When Nissan launched the LEAF Electric car back in late 2010, it came as standard with an onboard telematics system called CARWINGS. Designed to act as a bridge between a customer’s car and their smartphone or PC, the Nissan CARWINGS allowed owners to remotely monitor their car’s state of charge, remotely start charging, precondition the cabin to a comfortable temperature and (when paired with Nissan’s online web portal) send route-planning information to the car’s satellite navigation system.
It also allowed customers to search for nearby charging stations while in their car, using the telematics system to retrieve charging station data for their area or chosen destination.
At a time when very few cars on the market had any form of smart, interconnected telematics system, Nissan’s CARWINGS was cutting edge in terms of the automotive market, yet Nissan chose to rely on a reasonably old 2G cellular data system from AT&T to act as the communication medium with which its North American cars communicated with Nissan’s CARWINGS server. Put bluntly, had a Smartphone launched in 2011 with just a 2G Edge data connection, it would have been laughed out of the marketplace.
Indeed, very few 2G smartphones are even in use any more, which is why AT&T is planning on switching off its 2G cellular data network at the end of this year to repurpose the 2G radio frequencies for new, more advanced cell technology. As we explained back in February, this will leave tens of thousands of 2011-2015 Nissan LEAF SV and Nissan LEAF SL models without a way to call home. Entry-level Nissan LEAF s models, which did not come with on-board telematics, are thus not affected.
At the time, Nissan promised that we’d hear more of the planned telematics upgrade some time before the end of the summer, indicating that it had already begun work on designing a replacement Telematics Control Unit (TCU) to fit 2011-2015 Nissan LEAFs that used a 3G data signal rather than a 2G one. At the same time, it explained that owners of 2015 Nissan LEAFs would receive their TCU upgrade free of charge, but noted that owners of older LEAFs would be asked to contribute towards the cost of the upgrade.
Far behind promised schedule, Nissan begun to contact affected LEAF owners yesterday and, as we found out this week, is offering to replace the TCU on 2011-2014 LEAFs for $199., The procedure, which will take a few hours, will leave customer’s cars with the same credentials and login information for NissanConnect EV (formerly CARWINGS) as before, and should restore full functionality to cars whose telematics systems would otherwise go dark on December 31, 2016. We should note too, that while the upgrade replaces the TCU with a new 3G model, customers won’t get an upgraded touch-screen display or nav system, meaning they won’t get the enhanced functionality of 2016 -2017 Nissan LEAFs fitted with new NissanConnect EV navigation systems.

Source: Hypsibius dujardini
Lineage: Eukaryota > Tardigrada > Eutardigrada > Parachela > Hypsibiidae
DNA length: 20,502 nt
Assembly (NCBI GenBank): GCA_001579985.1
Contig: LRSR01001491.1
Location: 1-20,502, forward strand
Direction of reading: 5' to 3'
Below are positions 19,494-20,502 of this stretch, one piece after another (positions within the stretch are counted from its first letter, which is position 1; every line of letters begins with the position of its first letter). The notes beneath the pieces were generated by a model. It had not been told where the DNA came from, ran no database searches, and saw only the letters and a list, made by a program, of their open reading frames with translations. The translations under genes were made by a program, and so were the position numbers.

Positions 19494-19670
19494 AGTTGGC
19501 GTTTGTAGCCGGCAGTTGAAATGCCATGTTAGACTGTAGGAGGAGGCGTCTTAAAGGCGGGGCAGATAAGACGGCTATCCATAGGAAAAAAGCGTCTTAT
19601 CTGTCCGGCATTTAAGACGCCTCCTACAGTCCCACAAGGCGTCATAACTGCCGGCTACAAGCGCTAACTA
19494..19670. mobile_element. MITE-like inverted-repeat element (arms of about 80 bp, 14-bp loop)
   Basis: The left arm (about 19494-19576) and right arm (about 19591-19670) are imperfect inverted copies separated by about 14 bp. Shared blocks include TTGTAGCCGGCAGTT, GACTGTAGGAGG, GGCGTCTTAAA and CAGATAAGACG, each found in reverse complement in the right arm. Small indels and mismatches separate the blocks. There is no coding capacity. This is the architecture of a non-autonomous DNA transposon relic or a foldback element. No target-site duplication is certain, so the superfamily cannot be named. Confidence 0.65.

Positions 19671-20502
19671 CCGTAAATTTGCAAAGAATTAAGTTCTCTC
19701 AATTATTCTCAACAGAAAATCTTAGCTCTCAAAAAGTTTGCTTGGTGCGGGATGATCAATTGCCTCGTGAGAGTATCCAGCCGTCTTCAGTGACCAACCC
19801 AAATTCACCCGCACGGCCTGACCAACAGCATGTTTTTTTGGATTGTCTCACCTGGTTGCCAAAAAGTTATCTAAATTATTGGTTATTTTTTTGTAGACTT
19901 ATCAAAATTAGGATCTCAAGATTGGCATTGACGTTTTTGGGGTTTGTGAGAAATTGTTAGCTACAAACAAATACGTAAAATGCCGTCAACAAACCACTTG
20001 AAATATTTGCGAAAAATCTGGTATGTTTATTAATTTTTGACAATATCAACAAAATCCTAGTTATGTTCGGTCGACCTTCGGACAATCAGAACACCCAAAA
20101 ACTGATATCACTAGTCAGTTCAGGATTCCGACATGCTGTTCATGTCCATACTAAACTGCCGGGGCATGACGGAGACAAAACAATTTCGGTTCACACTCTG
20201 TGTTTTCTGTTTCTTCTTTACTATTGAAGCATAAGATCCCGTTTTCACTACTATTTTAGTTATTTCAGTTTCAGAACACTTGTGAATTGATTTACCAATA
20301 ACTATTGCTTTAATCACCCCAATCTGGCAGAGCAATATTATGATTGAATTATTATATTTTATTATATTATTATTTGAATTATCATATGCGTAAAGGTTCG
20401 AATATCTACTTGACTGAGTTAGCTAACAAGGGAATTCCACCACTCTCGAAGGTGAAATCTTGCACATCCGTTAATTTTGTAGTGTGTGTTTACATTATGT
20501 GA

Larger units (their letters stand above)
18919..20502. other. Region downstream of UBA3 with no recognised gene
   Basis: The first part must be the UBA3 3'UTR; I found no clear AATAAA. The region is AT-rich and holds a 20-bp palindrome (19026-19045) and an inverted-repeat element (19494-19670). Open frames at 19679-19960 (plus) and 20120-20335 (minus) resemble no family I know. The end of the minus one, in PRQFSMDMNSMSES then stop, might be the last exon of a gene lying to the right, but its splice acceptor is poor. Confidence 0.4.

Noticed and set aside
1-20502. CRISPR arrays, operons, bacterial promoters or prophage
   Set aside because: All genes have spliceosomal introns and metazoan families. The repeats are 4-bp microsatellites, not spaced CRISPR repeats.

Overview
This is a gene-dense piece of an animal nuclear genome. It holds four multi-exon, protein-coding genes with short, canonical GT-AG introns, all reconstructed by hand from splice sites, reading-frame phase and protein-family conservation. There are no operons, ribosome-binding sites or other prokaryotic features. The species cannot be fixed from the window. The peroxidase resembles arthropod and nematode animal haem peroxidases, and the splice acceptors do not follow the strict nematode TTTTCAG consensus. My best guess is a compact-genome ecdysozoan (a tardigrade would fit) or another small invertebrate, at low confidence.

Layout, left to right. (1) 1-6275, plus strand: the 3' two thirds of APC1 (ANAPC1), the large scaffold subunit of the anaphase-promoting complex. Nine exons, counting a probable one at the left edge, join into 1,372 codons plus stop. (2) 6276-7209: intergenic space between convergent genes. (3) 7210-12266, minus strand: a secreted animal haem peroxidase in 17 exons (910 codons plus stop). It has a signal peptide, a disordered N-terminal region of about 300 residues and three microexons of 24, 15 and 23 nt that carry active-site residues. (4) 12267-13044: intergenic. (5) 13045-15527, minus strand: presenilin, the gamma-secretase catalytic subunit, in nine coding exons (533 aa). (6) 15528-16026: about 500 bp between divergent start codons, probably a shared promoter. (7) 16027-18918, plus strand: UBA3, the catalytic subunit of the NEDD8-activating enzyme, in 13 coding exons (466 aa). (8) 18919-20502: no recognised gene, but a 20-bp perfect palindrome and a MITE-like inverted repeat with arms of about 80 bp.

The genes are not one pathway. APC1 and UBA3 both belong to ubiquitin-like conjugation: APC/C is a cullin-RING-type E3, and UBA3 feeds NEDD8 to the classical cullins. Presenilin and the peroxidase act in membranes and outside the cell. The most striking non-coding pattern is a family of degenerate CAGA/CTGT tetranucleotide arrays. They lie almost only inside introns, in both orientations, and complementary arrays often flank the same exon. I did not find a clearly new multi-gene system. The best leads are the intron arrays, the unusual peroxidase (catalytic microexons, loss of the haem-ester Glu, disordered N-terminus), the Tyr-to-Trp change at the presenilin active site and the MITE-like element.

As Nissan told Transport Evolved earlier this week, it is subsidizing the cost of the upgrade, but for those with an ageing Nissan LEAF the sudden $199 upgrade fee may be a bitter pill to swallow. To date — despite initial indications that its telematics system would charge a yearly subscription fee after the first three years of use — Nissan’s telematics system has been free for all LEAF SV and SL customers in North America, with counterpart LEAF models in Europe having the same free-to-use policy. But while Nissan CARWINGS (which became NissanConnect EV late last year) has been free to use, it hasn’t won any prizes for reliability.
Due to poor connection issues, many customers have struggled to get their telematics system to properly connect to their car when parked at home or work. Others have found the system will work for a few weeks at a time, then inexplicably go offline for days at a time. Granted, the reliability of the Nissan Telematics system has vastly improved in recent years, but many owners we know gave up on it a long time ago and as such, will be unlikely to pay for the upgrade.
For others however — the Transport Evolved team included — the functionality of the remote telematics system (connection issues aside) has proven itself invaluable time and time again, especially when it comes to sending status updates on vehicle charging or clearing the car’s windscreen on a cold, frosty morning.
That said, Nissan appears to have dropped the ball on this particular problem. Despite knowing about it more than a year ago, it’s taken the Japanese automaker far longer to come up with a solution and a pricing structure for replacement than it should have and, worst of all, it has given customers just three weeks to book their car in to have the replacement unit fitted.
Three weeks which includes the week-long break many people take from work to celebrate the Holidays. And for that, we can’t criticise Nissan enough. Granted, customers don’t have to have their cars upgraded before the end of the year, but those who choose not to will lose connectivity until they take their car into their local Nissan dealership for the upgrade. And while we’re on the subject of Holidays, finding $199 at short notice to upgrade the telematics system is bound to take a chunk out of the (already stretched) December household budget for many.
That said, we’ll be shelling out the required $199 and sending our 2013 Nissan LEAF staff car through the process in the coming weeks for the interests of Journalistic investigation– and will of course let you know what the process is like from a consumer’s point of view.
Do you have a 2011-2014 Nissan LEAF? Do you use Carwings/NissanConnect EV? And will you be paying for the upgrade?
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